Simply Haiku believes the genres given to us by Japan have certain principles, commonalities, metric schemata, kigo usage, etc. that if not utilized, change the genres into something they are not. We respect tradition and change but won’t call, for instance, a 5 line free verse poem using metrics that deviate from S/L/S/L/L metrics and omit any form of aesthetics, Japanese or from one’s own culture, a tanka. Each of the genres: tanka, haiku, haiga, haibun, and renga, have distinct traits that define them as such. We feature interviews, essays, and articles by the world’s most prominent scholars and experts in the field to educate our readers. As in Japan, we must study, practice, and learn the basics before we can pioneer new sub-genres.'; var $MetaKeys = 'haiku, Haiku, tanka, Tanka, haiga, Haiga, haibun, Haibun, haiku journal, yugen, ma, wabi, sabi, short form poetry, Japanese poetry'; var $offline_message = 'This site is down for maintenance. Please check back again soon.'; } ?> Our Vision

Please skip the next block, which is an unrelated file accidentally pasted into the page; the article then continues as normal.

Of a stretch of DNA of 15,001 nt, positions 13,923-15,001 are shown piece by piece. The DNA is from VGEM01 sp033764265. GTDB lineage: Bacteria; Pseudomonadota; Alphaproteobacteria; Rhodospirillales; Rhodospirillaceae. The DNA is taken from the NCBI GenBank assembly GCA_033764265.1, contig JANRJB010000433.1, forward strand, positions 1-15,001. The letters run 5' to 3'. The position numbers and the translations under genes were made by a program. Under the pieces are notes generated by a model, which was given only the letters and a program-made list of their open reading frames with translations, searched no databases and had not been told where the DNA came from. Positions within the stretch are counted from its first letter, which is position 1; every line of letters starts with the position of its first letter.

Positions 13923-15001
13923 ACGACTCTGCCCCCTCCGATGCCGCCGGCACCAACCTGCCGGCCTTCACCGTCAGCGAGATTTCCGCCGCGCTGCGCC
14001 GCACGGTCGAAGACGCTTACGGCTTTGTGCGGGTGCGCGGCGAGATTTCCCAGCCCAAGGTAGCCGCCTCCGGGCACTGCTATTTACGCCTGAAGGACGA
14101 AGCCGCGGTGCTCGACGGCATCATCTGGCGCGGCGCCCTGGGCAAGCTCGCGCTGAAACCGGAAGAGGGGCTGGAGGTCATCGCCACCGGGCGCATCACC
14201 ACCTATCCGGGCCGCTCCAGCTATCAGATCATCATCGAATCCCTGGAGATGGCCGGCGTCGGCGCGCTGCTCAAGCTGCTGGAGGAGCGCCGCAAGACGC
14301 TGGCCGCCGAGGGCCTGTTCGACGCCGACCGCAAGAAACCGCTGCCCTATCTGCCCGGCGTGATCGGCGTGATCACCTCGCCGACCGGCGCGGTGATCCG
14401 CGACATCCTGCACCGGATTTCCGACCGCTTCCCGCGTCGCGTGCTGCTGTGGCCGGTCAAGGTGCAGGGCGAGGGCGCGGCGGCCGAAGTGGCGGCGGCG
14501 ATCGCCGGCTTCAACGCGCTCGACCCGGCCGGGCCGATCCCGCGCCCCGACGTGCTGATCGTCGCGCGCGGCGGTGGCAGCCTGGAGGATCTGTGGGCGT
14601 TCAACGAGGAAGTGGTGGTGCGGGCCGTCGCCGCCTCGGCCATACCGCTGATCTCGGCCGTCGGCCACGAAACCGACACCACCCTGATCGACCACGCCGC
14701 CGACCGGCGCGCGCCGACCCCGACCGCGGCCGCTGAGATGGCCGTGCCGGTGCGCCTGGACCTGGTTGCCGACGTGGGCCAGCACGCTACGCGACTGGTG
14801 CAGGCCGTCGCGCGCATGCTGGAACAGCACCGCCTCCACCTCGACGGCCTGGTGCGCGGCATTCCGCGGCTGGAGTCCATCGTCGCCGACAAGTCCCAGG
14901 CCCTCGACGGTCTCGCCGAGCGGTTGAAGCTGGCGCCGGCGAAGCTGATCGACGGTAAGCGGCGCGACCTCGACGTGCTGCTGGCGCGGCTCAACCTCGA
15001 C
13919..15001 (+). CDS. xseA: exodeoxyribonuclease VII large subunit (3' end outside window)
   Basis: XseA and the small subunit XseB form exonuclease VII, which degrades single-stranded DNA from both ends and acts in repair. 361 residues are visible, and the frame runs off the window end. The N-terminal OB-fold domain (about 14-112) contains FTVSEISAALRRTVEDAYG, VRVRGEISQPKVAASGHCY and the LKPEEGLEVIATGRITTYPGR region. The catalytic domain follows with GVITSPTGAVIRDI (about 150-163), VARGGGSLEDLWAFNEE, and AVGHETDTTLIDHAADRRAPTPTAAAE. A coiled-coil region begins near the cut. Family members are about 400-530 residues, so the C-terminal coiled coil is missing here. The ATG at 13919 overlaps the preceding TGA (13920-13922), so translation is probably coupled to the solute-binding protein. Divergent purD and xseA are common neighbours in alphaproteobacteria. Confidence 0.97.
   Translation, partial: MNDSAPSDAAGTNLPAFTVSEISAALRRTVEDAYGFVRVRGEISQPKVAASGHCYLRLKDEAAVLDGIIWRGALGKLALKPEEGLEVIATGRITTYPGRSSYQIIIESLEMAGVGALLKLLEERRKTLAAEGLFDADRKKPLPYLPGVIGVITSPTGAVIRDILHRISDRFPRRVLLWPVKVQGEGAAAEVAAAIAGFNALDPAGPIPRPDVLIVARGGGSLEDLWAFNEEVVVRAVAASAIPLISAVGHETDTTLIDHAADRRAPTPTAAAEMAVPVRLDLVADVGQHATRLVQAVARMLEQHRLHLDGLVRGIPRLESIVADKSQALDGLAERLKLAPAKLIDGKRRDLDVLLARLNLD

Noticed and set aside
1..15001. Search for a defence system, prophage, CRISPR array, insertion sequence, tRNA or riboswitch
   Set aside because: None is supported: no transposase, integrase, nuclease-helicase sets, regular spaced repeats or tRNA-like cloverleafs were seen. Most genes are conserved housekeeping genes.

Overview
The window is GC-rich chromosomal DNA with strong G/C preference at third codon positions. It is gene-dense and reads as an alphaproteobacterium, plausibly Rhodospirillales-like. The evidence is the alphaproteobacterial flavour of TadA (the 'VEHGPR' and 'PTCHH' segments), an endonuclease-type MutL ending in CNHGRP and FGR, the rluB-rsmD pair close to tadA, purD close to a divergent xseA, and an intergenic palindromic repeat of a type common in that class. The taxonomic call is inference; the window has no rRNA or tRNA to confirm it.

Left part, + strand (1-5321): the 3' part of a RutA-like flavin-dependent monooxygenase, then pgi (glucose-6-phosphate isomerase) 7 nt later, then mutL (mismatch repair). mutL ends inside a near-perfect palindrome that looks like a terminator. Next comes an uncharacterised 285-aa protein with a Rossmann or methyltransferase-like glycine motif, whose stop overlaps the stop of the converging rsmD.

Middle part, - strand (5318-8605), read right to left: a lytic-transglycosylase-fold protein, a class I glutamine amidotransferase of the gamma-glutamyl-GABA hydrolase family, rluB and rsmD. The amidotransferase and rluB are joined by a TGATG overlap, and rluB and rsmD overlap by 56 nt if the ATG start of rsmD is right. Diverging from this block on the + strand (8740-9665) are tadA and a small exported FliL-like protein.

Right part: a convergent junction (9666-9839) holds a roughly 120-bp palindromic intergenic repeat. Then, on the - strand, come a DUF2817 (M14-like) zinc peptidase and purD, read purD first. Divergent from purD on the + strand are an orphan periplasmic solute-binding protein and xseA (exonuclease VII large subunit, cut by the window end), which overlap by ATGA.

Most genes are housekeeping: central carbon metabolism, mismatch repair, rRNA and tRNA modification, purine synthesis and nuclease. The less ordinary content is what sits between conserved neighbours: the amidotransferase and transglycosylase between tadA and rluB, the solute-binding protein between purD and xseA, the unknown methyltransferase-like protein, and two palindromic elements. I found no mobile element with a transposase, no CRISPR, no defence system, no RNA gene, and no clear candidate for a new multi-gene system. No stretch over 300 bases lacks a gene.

We Are All Japan

Home Past Issues
Our Vision PDF Print E-mail

Ever since we began, Simply Haiku has been an English language Japanese short form poetry journal. We respect the Japanese usage of metrics, kigo, meter, aesthetics, the seen and the unseen. All of us come from different cultures and, therefore, have aesthetics, kigo, and cultural memories indigenous to our own lives.

 

Simply Haiku believes the genres given to us by Japan have certain principles, commonalities, metric schemata, kigo usage, etc. that if not utilized, change the genres into something they are not. We respect tradition and change but won’t call, for instance, a 5 line free verse poem using metrics that deviate from S/L/S/L/L metrics and omit any form of aesthetics, Japanese or from one’s own culture, a tanka. Each of the genres: tanka, haiku, haiga, haibun, and renga, have distinct traits that define them as such. We feature interviews, essays, and articles by the world’s most prominent scholars and experts in the field to educate our readers. As in Japan, we must study, practice, and learn the basics before we can pioneer new sub-genres.